“Because,” Air Marshal (r) Shahid Lateef said, “one never loses the game like this. India has been caught red-handed – it can’t deny it. But it will — and is — trying to dilute it to confuse the international community.”
And the evidence is not inadmissible, since the confession was made in accordance to Section-164 of the CrPC (mentioned in the beginning), as explained by Mr Bilal Soofi, who also said India would have an extremely difficult time trying to get Yadav repatriated. That’s partially they have no grounds for an appeal – as he explained to DNA, those in charge had been quite clever: everything was done by the letter, leaving no room for the procedure to be found at fault and thus overturned.
And it’s also because this is one of those rare occasions when the Pakistani state, the opposition, the religious right, the military – and of course, public sentiment — are all in agreement: Yadav cannot be spared.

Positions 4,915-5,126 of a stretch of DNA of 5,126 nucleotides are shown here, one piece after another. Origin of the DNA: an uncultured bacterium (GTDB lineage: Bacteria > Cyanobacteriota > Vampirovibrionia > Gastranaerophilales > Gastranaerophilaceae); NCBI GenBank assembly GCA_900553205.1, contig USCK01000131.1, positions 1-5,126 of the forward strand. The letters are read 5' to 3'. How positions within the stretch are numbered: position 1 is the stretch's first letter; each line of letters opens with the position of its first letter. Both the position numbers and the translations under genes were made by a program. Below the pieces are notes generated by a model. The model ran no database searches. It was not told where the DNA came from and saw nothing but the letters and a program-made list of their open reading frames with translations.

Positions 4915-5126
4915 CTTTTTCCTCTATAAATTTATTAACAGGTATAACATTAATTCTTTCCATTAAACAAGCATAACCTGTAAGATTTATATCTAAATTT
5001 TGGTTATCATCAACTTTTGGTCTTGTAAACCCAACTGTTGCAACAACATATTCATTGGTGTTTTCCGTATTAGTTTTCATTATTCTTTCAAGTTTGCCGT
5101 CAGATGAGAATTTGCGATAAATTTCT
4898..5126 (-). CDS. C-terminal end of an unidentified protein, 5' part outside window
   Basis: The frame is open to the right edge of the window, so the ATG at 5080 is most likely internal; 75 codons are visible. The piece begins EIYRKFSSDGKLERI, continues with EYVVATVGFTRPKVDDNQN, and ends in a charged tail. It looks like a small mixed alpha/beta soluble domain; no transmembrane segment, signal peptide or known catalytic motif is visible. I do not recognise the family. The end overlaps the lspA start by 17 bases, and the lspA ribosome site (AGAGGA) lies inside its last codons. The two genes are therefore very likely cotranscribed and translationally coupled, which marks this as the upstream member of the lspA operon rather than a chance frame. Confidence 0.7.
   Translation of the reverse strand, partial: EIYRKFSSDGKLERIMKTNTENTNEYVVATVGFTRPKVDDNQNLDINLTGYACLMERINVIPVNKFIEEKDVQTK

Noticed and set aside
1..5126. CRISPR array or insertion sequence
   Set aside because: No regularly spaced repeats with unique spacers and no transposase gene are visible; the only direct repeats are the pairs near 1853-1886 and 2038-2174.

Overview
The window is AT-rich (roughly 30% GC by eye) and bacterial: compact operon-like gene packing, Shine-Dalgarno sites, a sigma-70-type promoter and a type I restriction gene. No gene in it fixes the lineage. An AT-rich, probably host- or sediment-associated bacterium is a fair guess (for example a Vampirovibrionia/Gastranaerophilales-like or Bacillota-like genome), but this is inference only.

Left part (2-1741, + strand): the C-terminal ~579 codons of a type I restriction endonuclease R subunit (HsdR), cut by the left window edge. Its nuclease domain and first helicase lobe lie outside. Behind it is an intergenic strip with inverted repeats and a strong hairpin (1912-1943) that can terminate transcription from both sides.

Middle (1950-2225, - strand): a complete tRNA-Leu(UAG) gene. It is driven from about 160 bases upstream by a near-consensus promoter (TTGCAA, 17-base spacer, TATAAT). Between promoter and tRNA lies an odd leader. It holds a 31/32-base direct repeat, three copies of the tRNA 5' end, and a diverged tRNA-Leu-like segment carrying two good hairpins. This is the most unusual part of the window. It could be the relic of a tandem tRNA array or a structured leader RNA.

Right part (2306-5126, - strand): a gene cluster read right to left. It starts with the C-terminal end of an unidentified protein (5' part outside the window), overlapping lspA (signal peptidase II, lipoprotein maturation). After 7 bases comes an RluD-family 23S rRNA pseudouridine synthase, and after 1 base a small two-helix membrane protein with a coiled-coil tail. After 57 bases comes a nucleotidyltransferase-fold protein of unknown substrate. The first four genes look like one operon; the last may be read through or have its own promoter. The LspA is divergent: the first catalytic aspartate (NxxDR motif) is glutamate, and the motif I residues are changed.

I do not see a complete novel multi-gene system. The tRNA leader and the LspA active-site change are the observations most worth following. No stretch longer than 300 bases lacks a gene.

“We can’t do it,” Air Marshal (r) Shahid Lateef simply said when asked if – considering the rising speculation about India implementing a tit-for-tat policy by playing a hand in the disappearance of a retired Pakistani Col – there could be a possible prisoner exchange nonetheless.
“Our job is safeguarding our national interests. We must not,must not let him go. And for what – for India? They don’t want resolution, and there are bigger matters like Kashmir and the Water dispute still. No,” he concluded, “we cannot let him go.”
The verdict, as it stands, is in.
Hang he must.
And hang he will.